Rock on, Travis, and all your brothers who serve as inspirations. God bless you all.


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text 2018-04-11 11:00
Facts About Me: Music Connections

I have a serious music addiction. But there's a twist to it. When I hear a song in a movie, I tend to always associate that song with the movie, as long as I liked it, its place in the movie, and the movie itself. Or, alternatively, if it ended up with a negative association.


There was a long time when I couldn't listen to 'I Only Have Eyes For You' by The Flamingos after hearing in a particularly memorable and unpleasant episode of Cold Case. I always listen to the song 'California Dreaming' by The Mamas and the Papas and think about the movie Congo. I hear 'The Chain' by Fleetwood Mac and think of Guardians of the Galaxy. Whenever 'Cry' by Mandy Moore comes on, I think about the film A Walk to Remember.


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text 2018-04-04 11:00
Facts About Me: Life As An Author

I had no idea what I was doing when I joined the industry. I knew nothing about grammar, branding, or anything to do with marketing, except the things I'd seen other people do and watched on TV or movies.

Somewhere along the way, I stumbled upon information. I researched. I began to take it seriously, and I learned from those who were willing to offer even a crumb of advice to a newbie.

Now, I believe I do a decent job of it. My books are branded in two ways – visually and by title. If you take a look at my Decadent series, book 1, Decadent, is the only one (so far) with a title that isn't a song directly related to the events of the book. Books 5 and 6 won't have that theme, either, because when I began writing this series, I had no idea that it could or should be done. Yet, The One That Got Away is followed by Never Let Me Go (see what's going on there?), The Cellist is followed by Clef Notes, both musically themed. The Royal Series is a pattern of 'A Royal _', but it's also a pattern of initials. So book 1 is ARC, book 2 is ARP, book 3 is ARM, and book 4 (in the WIP stage) is ARL. Why? Because I love short hand, when I'm writing my notes, but I also wanted to make sure there were no accidental doubling of initials, like when I briefly considered naming book 4 something along the lines of A Royal Curse. I couldn't have two ARC's, could I? The Cacodemon series takes the angelic/demonic theme of the plots for those titles – Deal with the Devil, Eyes on the Angel, Lead Me Into the Light. See?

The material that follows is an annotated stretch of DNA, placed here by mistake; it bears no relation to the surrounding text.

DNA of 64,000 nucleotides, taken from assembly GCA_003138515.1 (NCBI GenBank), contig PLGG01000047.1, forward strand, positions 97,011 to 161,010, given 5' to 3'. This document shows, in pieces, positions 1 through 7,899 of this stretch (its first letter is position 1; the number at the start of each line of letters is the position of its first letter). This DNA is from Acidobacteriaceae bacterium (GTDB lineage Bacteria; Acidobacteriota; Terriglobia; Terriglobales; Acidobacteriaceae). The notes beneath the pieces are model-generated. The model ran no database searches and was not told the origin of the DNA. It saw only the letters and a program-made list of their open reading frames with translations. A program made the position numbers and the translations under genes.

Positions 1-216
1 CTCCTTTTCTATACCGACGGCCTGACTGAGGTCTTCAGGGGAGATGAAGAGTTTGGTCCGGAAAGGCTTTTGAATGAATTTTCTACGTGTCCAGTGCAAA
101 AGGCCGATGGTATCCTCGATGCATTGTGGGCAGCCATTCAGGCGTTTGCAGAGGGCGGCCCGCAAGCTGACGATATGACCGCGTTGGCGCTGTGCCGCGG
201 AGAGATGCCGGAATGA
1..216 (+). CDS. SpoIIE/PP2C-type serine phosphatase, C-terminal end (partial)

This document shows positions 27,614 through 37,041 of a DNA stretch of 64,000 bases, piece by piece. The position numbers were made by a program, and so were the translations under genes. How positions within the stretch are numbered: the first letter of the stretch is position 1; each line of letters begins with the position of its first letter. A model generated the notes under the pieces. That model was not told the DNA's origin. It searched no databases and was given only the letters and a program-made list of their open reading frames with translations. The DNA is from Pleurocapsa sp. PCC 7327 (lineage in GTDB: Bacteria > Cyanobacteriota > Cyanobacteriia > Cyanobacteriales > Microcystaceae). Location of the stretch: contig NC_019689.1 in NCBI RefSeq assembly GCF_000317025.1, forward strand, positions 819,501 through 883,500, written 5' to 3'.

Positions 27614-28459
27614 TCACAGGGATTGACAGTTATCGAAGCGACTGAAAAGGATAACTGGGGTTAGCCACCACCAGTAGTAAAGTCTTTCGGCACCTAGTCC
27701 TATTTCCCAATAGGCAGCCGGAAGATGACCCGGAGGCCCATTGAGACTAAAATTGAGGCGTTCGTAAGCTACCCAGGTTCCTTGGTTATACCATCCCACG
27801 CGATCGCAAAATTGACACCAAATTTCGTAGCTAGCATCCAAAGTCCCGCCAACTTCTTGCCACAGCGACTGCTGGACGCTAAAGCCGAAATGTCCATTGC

I also, somehow, found my way into branding my images. So, The Cellist and Clef Notes are square images, with a bright art deco theme and small quotes; Decadent are all portrait size, with a border at the bottom for the title, a picture that depicts the scene/quote, and a quote of any length. Cacodemon are fragmented images, because of the split between angel and demon, how they're the same but different parts of the same entity.

It took me a long time, but I finally found my way. And I'm always learning.


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text 2018-03-03 03:05
It doesn't have to be a mansion

When I wrote The Looking-Glass Portrait, I knew exactly what the inspiration was: the house.  I detailed the background here via a link to my blog here.  The story kind of came to me separately -- and remember, it started 20+ years before it ended -- but the house was the focus when I structured the plot.


This certainly is no great revelation: the gothic genre began with The Castle of Otranto, so the tradition has been there from the beginning.  As we've seen here on BookLikes with buddy reads of Jamaica Inn and Ammie, Come Home, houses and other dwelling places continue to be integral to the genre.  There are ghosts, but they are connected to houses. 


Sometimes the houses end up destroyed, as happened to Manderley, in Rebecca.  But even then, even in its destruction, Manderley exercised its power over the second Mrs. de Winter.